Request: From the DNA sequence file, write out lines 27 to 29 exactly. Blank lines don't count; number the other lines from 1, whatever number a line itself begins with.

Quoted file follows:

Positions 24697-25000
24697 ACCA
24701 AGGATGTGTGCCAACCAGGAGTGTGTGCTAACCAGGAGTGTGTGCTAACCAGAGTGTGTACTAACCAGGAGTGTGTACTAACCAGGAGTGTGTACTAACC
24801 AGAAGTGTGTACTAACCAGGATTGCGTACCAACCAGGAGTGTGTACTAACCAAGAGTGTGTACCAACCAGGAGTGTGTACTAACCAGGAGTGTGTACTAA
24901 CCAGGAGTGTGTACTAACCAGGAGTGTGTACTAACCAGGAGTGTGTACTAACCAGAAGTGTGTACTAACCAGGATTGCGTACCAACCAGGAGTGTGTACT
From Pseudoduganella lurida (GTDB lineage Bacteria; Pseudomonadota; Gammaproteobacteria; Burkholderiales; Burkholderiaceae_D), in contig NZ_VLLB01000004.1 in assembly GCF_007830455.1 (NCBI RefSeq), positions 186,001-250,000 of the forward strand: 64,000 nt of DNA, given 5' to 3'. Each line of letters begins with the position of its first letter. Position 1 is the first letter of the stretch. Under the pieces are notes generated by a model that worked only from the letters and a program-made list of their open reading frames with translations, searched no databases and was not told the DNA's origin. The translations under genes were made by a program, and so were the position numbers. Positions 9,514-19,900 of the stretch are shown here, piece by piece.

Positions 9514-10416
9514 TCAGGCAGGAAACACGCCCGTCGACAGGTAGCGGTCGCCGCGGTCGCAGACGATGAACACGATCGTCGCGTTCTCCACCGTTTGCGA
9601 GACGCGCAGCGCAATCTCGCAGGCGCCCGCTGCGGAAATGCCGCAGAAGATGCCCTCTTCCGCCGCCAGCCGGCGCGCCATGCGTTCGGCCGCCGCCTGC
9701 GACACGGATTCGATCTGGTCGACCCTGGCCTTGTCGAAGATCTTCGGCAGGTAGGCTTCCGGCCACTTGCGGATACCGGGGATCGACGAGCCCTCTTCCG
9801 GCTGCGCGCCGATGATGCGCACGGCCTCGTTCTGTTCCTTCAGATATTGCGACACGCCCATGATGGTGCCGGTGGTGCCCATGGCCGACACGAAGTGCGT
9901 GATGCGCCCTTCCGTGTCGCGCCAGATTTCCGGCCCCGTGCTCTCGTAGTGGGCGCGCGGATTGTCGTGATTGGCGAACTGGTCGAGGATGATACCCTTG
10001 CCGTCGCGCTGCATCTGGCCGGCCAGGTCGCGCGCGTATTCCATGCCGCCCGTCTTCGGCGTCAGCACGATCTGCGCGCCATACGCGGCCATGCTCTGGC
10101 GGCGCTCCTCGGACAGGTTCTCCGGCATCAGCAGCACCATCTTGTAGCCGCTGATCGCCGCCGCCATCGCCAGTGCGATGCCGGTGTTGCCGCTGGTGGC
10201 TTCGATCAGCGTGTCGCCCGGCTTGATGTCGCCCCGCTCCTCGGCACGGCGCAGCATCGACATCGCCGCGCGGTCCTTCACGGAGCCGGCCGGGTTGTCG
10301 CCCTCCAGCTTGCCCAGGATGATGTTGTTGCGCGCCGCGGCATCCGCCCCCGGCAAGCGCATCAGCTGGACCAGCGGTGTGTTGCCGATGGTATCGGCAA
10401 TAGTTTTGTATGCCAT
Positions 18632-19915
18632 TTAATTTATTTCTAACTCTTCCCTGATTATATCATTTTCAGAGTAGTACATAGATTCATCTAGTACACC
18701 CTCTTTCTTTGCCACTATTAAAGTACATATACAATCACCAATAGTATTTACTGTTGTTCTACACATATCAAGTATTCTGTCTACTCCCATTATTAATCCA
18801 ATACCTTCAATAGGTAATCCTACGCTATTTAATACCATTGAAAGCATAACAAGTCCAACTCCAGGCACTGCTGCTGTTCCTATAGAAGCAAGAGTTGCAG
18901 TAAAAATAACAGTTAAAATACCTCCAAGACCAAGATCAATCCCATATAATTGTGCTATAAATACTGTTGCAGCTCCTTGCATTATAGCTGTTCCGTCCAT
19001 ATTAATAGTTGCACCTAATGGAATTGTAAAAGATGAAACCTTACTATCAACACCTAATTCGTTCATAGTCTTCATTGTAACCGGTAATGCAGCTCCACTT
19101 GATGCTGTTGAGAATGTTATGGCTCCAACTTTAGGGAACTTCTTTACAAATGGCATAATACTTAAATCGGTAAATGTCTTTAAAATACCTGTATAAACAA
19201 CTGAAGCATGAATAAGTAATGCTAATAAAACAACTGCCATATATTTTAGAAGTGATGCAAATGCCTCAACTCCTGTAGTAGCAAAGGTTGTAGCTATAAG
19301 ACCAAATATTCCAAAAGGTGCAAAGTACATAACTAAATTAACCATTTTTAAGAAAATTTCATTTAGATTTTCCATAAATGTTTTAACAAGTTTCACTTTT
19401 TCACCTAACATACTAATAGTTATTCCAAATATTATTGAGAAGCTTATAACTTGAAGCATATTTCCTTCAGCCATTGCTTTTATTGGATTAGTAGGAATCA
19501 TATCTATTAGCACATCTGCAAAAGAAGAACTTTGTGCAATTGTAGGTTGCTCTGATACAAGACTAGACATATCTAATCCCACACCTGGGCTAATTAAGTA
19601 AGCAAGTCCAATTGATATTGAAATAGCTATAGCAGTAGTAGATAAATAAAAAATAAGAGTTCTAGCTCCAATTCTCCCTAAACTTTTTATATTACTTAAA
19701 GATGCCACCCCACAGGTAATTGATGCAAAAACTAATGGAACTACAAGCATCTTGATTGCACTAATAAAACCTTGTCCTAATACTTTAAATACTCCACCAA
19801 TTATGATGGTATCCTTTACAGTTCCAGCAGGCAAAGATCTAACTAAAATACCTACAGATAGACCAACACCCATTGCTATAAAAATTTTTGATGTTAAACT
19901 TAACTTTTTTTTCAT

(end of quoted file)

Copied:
19401 TCACCTAACATACTAATAGTTATTCCAAATATTATTGAGAAGCTTATAACTTGAAGCATATTTCCTTCAGCCATTGCTTTTATTGGATTAGTAGGAATCA
19501 TATCTATTAGCACATCTGCAAAAGAAGAACTTTGTGCAATTGTAGGTTGCTCTGATACAAGACTAGACATATCTAATCCCACACCTGGGCTAATTAAGTA
19601 AGCAAGTCCAATTGATATTGAAATAGCTATAGCAGTAGTAGATAAATAAAAAATAAGAGTTCTAGCTCCAATTCTCCCTAAACTTTTTATATTACTTAAA